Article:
The Word, the Book and Mister Bryan


mr. bryan

"With flying banners and beating drums we are marching backward to the glorious age of the sixteenth century, when bigots lighted fagots to burn the men who dared to bring any intelligence and enlightenment and culture to the human mind."

CLARENCE DARROW on the Monkey Trial

scopesbryanTennessee had a brand new law first in the nation making it a crime to "teach any theory that denies the Devine creation of man as taught in the Bible." The drowsy town of Dayton would be the center of the Monkey Trial and freckled-face John T. Scopes, 24, a science teacher, would be the man in the middle. Scopes knew he would be arrested. He had talked it over with three lawyers at Robinson's Drugstore on Main Street. So a special Grand Jury quickly indicted the upstart teacher for his assault on the beliefs and dignity of the State. William Jennings Bryan, long-time Defender of the Word, sped to the Volunteer State as the volunteer prosecutor. When old Clarence Darrow heard this, he made tracks for the Cumberland Country too. Protestant Dayton, population 1,500, rallied to stand four-square against the arriving infidel horde. That summer it was a carnival atmosphere near the courthouse with evangelists and hot-dog vendors competing with Bible salesmen and purveyors of "ice cold" lemonade (you could get corn likker too, if you knew the right vendor). It was the battle of Fundamentalism vs. Evolution.

darrow & juryDarrow and his co-counselors were in for a tough fight. The Bible-bred Judge John T. Raulston had a ten-foot banner hung behind his head. It said, READ YOUR BIBLE! He opened court with a prayer. DarrowDarrow objected and was overruled. Darrow wasn't allowed to produce scientific evidence that human species had its beginning some 600,000 years ago. Darrow said it was pertinent. The Judge said no, everybody knew, or should know, that God created man 6,000 years ago; it was in the Bible. The exchanges between the Judge and Darrow grew heated and resulted in a citation for contempt of court. Darrow got off with an apology, the "Judge" observing that the Book taught him that "it was godly to forgive." With his learned witnesses declared null, void and irrelevant, Darrow surprised everyone and called William Jennings Bryan for the defense as an expert on the Bible. Now the stage was set for high drama. The courtroom could not safely hold the throng that wanted to see the Plumed Knight of Fundamentalism take up the sword against the Infidel Darrow, so the judge moved the trial to the lawn. There, on a platform built under the maple trees, the temperature wouldn't go over 100 degrees except under the Bryan collar on July 20, 1925.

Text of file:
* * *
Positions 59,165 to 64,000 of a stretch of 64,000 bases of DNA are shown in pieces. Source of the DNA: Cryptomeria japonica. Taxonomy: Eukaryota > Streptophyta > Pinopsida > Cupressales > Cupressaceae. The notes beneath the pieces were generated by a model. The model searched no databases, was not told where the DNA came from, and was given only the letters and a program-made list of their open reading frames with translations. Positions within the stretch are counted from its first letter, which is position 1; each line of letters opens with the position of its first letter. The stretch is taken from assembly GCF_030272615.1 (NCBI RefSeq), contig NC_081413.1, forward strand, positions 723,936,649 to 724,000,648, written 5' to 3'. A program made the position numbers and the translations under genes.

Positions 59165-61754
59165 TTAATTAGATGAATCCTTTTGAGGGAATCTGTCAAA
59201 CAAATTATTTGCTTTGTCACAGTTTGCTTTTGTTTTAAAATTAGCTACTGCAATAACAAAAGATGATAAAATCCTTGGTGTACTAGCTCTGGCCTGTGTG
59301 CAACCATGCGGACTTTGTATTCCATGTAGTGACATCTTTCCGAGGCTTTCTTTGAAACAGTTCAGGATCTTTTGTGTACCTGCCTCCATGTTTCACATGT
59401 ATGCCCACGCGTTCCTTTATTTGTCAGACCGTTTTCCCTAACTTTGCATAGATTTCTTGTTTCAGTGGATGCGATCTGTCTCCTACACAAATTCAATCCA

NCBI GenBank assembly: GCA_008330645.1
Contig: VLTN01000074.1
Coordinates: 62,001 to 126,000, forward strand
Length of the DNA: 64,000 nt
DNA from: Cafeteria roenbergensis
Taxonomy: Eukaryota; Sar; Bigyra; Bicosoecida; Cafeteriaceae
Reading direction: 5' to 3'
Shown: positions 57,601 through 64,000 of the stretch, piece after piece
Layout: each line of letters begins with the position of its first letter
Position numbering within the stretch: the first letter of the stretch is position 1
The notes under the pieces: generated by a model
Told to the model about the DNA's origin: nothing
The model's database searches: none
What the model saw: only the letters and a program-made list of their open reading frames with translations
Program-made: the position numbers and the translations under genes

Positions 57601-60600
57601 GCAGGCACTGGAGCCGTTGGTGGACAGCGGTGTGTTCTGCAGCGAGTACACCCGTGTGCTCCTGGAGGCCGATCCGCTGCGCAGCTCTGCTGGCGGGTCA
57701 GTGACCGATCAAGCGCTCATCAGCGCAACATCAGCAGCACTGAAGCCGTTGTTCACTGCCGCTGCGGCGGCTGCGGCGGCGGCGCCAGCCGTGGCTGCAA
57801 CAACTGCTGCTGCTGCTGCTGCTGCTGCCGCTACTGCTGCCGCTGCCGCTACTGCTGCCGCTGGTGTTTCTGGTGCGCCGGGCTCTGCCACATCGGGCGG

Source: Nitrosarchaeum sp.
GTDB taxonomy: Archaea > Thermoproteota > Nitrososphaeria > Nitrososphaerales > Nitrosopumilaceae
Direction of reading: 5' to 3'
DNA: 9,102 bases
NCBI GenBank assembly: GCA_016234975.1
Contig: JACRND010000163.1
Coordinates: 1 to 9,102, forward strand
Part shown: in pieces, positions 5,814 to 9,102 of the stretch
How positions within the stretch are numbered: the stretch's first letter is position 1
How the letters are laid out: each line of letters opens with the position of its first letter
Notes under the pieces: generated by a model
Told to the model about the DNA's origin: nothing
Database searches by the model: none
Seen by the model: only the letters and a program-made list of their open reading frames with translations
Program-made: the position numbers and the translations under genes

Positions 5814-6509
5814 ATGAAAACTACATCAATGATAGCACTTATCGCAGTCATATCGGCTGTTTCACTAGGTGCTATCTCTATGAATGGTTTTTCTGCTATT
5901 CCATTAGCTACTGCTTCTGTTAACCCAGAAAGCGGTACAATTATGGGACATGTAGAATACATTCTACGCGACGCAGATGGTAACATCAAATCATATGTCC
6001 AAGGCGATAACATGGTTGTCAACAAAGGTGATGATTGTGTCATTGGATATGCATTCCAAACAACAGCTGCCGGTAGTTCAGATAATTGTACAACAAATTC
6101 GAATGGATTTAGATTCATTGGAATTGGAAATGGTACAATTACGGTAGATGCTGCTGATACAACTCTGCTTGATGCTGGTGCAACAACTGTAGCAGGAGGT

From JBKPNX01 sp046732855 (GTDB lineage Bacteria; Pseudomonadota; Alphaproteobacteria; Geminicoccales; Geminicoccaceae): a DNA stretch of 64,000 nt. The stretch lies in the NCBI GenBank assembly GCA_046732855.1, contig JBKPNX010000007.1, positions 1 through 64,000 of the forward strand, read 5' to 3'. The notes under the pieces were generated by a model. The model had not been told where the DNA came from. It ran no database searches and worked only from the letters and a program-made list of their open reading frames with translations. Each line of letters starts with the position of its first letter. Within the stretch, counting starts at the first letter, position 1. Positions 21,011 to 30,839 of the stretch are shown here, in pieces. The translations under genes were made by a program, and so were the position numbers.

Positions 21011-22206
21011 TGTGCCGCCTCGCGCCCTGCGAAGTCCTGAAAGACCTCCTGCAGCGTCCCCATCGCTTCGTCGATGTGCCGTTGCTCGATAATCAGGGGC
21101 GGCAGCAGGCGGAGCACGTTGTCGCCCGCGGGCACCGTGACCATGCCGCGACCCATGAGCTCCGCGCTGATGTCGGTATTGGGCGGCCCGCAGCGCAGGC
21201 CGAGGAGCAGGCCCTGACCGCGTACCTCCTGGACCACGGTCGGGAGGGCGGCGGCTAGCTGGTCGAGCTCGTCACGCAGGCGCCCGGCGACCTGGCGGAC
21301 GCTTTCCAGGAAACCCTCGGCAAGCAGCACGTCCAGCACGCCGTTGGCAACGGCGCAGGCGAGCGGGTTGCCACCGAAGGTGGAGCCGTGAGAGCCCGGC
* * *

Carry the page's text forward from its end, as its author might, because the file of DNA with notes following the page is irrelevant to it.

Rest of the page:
judge raulstonThe Drama on the Lawn
"The Bible states it. It must be so."
                   WILLIAM JENNINGS BRYAN

Bryan was put on the stand and Darrow questioned him about the literal meaning of the Bible. On the lawn at Dayton, with the whole world watching, Clarence Darrow and William Jennings Bryan acted out the classic Science vs. Religion conflict of the century. Darrow was using Bryan's own words to ridicule his beliefs. By the end of the day Bryan was wearied by his last-ditched defense of the True Faith against "the greatest infidel of the age." The next morning Judge Raulston mercifully called a halt to the unequal encounter. He said no purpose was being served by it because all the jury had to decide was whether man was made by God or descended from "a lower order of animals." The case went to the jury. There could only be one verdict. The pagan Scopes was guilty as charged. Genesis had triumphed over Darwin in Dayton, Tennessee. The monkey was on the run.

menkenThe Aftermath
"He came into life a hero, a Galahad; in bright and shining armor. He was passing out a poor mountebank."

 H.L. MENCKEN, on Bryan

The Judge, earlier in the trial, had told the jury that if Scopes was found guilty he would be fined $100 (later revoked on a technicality without a High Court test of the real issues). Scopes felt that he was convicted of an unfair statute and would continue to oppose the law in any way he could. Darrow went to the mountains for some fresh air. The victor, Bryan, sixty-five and tired, stayed at a friend's home in Dayton. On July 26, five days after the trial, six days after his ordeal on the stand, he died of apoplexy. He was buried in Arlington National Cemetery with the nation's best.

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